Once discovered, the monoliths will help translate some words until you find enough of them to speak the language completely. So ideally you can interact with an alien race while only knowing a few words, but things would be easier the more words that are understood. NPC characters have not been talked about until this point and this is a major aspect of the game and a real surprise to learn about this late in the development cycle.

No Man’s Sky finally charts its star path with major gameplay reveal - Ars Technica

After my 30 minutes in No Man's Sky had run out, I truly felt ripped out of the game—robbed, even, of my chance to keep exploring. Once my game was over, I began walking around the trippy demonstration room, where TVs were placed in a circle in front of massive, egg-shaped chairs. Each TV had a different player—and a different planet. One was drenched in acid rain. On another, a woman was blasting grenades into the side of a mountain so that she could essentially walk through it. To her right was a guy piloting his spaceship just above a planet's atmosphere and engaging in a battle with a floating fortress.

This feeling of watching just a few people play the game felt exhilarating. I can't even imagine how intense an entire Twitch world's worth of No Man's Sky streams will feel in comparison. The only thing more intense, honestly, is Murray's admission of an existential crisis only his kind of creation could instill in its creator: the reality that almost all of No Man's Sky truly will be no man's sky.

"The cool thing about the game—or maybe the sad thing—is that all of these stars, each with their planets, NPCs, buildings, and languages to learn... 99.9 percent of them will never be visited. That scale is really important to our game. But it’s a really hard game to demo in half an hour."

No Man’s Sky – A Hands On Preview - Rock Paper Shotgun

The thing is, I got lost while exploring an ice planet. I would probably be a bit less cold but about eight minutes into my play time I also destroyed my spacesuit’s thermal shield while experimenting with the menus. Rebuilding that shield so I can survive the kilometer walk back to my ship is one option, building an EMP module which lets me summon my ship directly to a nearby landing pad and then flying somewhere warmer is another. But both will require resources in the form of different elements and the lack of silicon in my vicinity is proving quite the hindrance.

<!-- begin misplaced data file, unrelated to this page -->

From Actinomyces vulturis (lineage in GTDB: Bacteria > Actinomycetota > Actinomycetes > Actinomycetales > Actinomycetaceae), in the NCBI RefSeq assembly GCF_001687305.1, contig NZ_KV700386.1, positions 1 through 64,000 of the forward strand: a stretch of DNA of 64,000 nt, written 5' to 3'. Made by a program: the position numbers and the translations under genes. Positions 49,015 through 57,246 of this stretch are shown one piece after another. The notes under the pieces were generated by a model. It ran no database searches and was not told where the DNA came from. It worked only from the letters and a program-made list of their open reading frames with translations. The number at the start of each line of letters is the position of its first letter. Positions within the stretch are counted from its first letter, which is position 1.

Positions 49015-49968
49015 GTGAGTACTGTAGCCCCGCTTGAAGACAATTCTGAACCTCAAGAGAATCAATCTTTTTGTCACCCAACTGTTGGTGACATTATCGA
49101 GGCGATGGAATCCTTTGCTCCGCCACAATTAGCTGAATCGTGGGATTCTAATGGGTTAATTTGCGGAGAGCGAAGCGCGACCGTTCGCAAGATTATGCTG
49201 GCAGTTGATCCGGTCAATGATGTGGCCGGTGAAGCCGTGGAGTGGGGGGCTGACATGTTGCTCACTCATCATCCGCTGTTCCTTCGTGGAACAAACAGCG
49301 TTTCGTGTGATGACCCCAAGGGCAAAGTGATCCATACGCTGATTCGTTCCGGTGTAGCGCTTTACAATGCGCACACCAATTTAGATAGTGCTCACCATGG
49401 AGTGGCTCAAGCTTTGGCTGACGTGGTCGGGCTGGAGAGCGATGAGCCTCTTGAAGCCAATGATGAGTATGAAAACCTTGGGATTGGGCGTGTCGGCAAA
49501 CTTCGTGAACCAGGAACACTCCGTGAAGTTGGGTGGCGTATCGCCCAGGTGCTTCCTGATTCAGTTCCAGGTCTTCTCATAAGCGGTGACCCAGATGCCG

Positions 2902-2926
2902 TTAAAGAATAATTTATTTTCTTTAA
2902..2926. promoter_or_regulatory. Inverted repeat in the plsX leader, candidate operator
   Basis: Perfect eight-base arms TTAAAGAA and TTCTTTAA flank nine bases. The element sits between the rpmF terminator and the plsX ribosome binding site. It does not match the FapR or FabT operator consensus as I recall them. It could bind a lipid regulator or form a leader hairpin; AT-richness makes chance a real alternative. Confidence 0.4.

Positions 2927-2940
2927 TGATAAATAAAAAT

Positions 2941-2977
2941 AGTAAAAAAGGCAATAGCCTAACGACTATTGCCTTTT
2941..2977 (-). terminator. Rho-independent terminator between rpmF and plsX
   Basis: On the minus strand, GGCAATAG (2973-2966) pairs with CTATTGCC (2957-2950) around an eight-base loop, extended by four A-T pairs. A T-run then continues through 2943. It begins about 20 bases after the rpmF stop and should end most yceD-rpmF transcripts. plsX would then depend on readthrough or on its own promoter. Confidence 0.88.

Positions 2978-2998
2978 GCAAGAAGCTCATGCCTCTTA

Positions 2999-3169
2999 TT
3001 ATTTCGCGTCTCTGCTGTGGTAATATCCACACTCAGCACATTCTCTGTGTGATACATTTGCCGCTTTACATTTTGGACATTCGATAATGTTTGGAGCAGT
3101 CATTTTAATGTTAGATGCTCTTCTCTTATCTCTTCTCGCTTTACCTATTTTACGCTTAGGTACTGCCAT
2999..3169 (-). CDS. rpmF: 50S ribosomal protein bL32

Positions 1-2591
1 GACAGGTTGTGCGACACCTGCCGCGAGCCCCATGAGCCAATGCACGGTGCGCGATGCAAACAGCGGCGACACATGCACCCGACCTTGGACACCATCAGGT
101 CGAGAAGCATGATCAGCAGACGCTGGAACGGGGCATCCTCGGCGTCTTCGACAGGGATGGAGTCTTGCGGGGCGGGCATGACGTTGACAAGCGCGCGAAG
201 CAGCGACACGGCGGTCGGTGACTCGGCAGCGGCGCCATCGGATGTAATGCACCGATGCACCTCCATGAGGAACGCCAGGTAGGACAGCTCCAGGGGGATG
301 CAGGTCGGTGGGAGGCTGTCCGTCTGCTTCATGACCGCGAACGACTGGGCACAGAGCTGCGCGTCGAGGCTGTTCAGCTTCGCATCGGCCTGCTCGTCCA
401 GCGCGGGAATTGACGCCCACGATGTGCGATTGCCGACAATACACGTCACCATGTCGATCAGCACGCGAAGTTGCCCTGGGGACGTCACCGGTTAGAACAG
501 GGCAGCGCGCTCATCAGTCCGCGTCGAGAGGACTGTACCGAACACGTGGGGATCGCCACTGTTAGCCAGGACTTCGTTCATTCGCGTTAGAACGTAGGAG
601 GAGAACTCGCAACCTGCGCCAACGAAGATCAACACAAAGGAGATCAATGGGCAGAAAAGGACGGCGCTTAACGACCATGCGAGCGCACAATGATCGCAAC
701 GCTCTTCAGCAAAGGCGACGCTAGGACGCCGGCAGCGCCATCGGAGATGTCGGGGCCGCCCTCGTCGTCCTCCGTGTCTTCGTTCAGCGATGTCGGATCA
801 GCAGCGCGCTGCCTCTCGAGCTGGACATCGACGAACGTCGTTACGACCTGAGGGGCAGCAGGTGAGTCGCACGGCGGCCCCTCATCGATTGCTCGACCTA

Thirty Minutes With No Man's Sky - Giant Bomb

Although playing No Man's Sky for 30 minutes was just enough time to figure out that I wanted to play a lot more No Man's Sky, it's at least nice to know at this point how the game is designed with respect to recognizable video game genres. Hearing Murray mention The Long Dark, Stranded Deep and Terraria as personal favorites and inspirations made it clear that giving the player the freedom to explore, gather, craft, buy, sell, fight, flee, learn, and survive in this endless galaxy is what the game is all about. Previously, I haven't found a game of this type that's gotten me personally invested, but No Man's Sky is the first one with the breadth and the setting to make me very, very anxious to spend a much longer amount of time with it.